Do I Need A Trust?

    Here’s what farmers should consider with this sometimes complex question. (Lori Hays, Top Producer)

    Here’s what farmers should consider with this sometimes complex question

    Most estate planning starts with a will. The legal document covers what to do with your assets and provides important direction on the care for minor children.

    A will might be enough planning for simple situations. However, if you have a large estate, a second marriage, heirs with lifestyle concerns, children with special needs or charitable goals, you might want to consider a trust, says Kelly Jackson Hardy, CPA and principal with CLA.

    “Whether you need a trust is about dollars, but it’s also about several other factors including control, asset protection, and family relationships,” she explains.

    First, what is a trust? Simply, it is a set of instructions for managing a legal entity that owns property separate from the individual, says Shannon Ferrell, ag law professor at Oklahoma State University Extension.

    “Think about a trust as a little miniature corporation,” he says. “You’ve created a separate legal entity that owns property by itself. So, when you put property into the trust, you don’t own it anymore, the trust does.”


    The basic categories of trusts are revocable living trusts, irrevocable living trusts and testamentary trusts. Hardy says you can also get into a slew of acronym trusts: CRAT, CRUT, IDGT, GRAT, SLAT, ILIT, etc.

    “The basic trust is a revocable living trust,” she says. “Essentially during life, this trust operates as an extension of yourself. It can be changed and does not file a separate return. Upon death, it becomes irrevocable, and the assets are transferred per its terms.”

    Most farmers, Hardy says, could benefit from a living trust for these two reasons:

    • If all your assets are owned by the trust at death, there is no need to probate an estate. This not only saves you legal fees but prevents an inventory of your assets to be filed at the county for all your neighbors to view, she says.
    • Administration of this type of trust is like a walking belt at the airport as opposed to walking up flights of stairs to get to the same place, she says. The trust moves the plan forward though administration and then moves the transfer of assets to the beneficiaries.



    As you put your estate plan together, understand the purpose of each tool, says Connie Haden, founder and partner at The Law Firm of Haden & Colbert in Columbia, Mo.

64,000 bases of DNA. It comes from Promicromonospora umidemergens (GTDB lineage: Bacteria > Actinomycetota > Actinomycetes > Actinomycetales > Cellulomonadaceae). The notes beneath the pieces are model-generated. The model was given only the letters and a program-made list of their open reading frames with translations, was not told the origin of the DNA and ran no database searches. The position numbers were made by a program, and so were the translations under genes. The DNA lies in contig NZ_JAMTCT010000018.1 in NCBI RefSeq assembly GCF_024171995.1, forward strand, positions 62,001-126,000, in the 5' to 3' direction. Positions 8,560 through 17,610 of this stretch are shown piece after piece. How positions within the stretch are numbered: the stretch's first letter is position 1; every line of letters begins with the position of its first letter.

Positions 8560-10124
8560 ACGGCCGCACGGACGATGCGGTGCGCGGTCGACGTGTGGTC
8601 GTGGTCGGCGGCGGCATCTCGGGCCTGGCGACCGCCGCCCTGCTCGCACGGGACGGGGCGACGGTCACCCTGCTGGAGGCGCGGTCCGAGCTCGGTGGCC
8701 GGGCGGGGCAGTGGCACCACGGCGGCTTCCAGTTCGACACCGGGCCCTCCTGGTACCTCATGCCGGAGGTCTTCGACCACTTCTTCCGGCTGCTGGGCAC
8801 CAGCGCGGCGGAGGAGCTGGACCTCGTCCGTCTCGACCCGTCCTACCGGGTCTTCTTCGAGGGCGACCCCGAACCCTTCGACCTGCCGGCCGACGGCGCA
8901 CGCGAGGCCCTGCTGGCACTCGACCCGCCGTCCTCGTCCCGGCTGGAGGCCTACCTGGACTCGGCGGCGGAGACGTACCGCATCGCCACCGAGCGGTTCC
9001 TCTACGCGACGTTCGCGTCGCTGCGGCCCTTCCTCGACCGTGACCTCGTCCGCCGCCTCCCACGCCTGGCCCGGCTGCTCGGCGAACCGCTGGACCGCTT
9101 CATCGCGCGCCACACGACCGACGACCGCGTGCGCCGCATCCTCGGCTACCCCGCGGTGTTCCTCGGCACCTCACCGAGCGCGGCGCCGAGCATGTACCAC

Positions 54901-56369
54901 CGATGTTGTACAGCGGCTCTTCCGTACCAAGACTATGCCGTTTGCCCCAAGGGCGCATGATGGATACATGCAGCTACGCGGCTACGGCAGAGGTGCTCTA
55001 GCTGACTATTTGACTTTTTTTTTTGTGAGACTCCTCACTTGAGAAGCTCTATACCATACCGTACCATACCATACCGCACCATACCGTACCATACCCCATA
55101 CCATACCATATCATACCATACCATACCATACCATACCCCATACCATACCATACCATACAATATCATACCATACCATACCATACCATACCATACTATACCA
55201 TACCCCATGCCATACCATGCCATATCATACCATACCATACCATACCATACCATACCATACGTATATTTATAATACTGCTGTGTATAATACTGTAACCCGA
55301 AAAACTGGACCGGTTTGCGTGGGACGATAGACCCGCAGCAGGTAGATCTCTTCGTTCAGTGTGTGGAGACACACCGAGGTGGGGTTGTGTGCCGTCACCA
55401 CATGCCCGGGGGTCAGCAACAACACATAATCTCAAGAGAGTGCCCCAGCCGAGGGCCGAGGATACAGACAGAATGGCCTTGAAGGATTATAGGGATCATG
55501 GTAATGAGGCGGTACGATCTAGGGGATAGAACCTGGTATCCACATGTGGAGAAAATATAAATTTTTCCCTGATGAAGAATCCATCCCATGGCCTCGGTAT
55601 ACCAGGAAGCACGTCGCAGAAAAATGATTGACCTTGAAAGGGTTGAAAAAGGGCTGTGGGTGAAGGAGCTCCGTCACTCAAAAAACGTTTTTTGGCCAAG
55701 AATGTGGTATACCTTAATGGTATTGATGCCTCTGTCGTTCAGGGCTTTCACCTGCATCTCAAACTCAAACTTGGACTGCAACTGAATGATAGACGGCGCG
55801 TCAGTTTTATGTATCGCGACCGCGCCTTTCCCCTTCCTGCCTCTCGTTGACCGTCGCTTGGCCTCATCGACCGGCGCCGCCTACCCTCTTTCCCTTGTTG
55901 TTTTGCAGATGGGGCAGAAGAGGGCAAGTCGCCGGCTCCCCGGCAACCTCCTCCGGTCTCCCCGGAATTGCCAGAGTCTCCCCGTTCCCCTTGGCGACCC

“I see all the time people trying to jump around a trust, since they are more complicated and expensive than a will,” she says. “But they also provide you the most flexibility.”

    In addition, once you set up a trust, she says, you title everything in your operation once. Then if you need to change your plan, you just change the single trust document.

    “A trust can be very simple, or it can be very complex,” Ferrell adds. “Whether it’s simple or complex depends on how simple or complex your objectives are for what you want to achieve with the trust. In either case, your trust needs to be very carefully drafted.”

    As you start or revisit your estate plan, Haden says you must stay focused on your big-picture goals.

    “Rather than getting bogged down on if we should do a trust, come with an end goal in mind,” she says. “What is more important to me is for you to come in with a vision for what you want to have happen. Then we can talk about how to achieve that vision. Often it is a trust, but sometimes it is a different tool.”

    The Three Parties in a Trust

    When you set up a trust, you identify three key parties, says Shannon Ferrell, ag law professor at Oklahoma State University Extension. While one person can hold all these roles simultaneously, you have to name people to each role:

    • Trustor: The person who creates the trust and puts property into it.
    • Trustee: The person who’s responsible for managing the trust and legally representing the trust.
    • Beneficiaries: The people who either receive property or income from the trust.

    three parties in a trust

    Sara Schafer, content manager for Farm Journal, knows asking good questions creates the most useful stories. She uses her Missouri farm roots to cover innovative operations, farmland trends, business topics and more.

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